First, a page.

But he reconstructs what he thinks happened: The Americans on the roof attracted attention from two drivers sleeping outside the courtyard. Fearing thieves, the drivers may have fired their guns and were shot by the Americans.

Then Kushkaki's brother woke and stepped out into the courtyard, where bullets felled him as well. Then Kushkaki's 16-year-old son, Habibudin, his eldest, went out toward the front gate.

Kushkaki points out the broken door where Habibudin fell as American soldiers blasted open the lock. There is blood on the wooden threshold and more in the courtyard where Kushkaki says he heard his son shouting. And inside the bedroom, there is a dark stain on the carpet where Habibudin bled as the shooting continued outside.

This is my son's room, Kushkaki says. Pointing out a computer and an English textbook, he asks, does this look like a Talib's room?

Kushkaki says Americans were looking for a Taliban commander from nearby Logar province named Shamsudin. Instead, they came here and killed a farmer's son named Shamsurahman.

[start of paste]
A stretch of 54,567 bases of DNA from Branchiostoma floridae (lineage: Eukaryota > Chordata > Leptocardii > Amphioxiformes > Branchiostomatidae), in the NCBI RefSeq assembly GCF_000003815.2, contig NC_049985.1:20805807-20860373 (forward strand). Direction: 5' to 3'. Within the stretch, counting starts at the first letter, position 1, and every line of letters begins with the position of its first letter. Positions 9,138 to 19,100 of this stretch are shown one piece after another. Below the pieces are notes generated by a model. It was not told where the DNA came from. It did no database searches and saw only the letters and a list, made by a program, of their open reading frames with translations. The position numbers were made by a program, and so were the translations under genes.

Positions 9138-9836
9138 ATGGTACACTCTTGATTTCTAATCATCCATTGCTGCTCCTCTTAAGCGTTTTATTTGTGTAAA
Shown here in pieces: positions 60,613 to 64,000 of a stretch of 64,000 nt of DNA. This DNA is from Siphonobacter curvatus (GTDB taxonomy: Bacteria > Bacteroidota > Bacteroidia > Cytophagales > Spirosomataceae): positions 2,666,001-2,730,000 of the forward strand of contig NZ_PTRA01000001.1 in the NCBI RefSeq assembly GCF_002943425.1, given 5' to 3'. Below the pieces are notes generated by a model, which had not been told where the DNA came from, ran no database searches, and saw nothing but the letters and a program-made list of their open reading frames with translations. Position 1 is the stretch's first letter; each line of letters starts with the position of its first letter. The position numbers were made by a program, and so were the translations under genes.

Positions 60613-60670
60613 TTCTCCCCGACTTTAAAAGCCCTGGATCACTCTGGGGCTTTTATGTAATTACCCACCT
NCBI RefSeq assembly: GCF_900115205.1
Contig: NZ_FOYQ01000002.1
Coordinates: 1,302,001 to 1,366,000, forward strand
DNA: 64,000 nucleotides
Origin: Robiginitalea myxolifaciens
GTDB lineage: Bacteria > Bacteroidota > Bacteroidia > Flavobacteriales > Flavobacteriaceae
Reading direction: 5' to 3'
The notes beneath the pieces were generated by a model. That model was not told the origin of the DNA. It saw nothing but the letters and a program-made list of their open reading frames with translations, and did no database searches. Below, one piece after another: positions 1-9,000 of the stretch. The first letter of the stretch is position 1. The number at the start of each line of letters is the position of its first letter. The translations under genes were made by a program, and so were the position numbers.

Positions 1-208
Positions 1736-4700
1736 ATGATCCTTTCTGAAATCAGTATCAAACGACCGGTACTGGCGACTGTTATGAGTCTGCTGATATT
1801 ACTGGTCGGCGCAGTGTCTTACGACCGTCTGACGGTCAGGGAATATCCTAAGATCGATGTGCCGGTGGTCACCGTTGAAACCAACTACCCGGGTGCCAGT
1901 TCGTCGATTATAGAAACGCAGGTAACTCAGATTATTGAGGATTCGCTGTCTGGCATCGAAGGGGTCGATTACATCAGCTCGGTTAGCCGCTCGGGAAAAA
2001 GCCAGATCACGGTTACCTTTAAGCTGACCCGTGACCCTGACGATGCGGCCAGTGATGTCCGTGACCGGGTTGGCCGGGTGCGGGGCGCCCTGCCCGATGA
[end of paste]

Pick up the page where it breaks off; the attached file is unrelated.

Kushkaki says he called the police but the Americans didn't let them enter as the U.S. soldiers went room by room, confiscating several pistols and rifles — normal household items here. It was dawn when the helicopters came and the American soldiers left, taking along one of Kushkaki's brothers to be interrogated.

"All my family [is] living abroad," Kushkaki says, crying in frustration that his family is modern and has no ties to the insurgency.

U.S.: Insurgents 'Chose To Fight Their Way Out'

American officials describe a completely different event.

Army Col. Wayne Shanks is a spokesman for international forces.

"Our forces, with the Afghan forces, called into the compound and said, 'Come out, we know you're in there, come out,' and they chose to fight their way out," he says.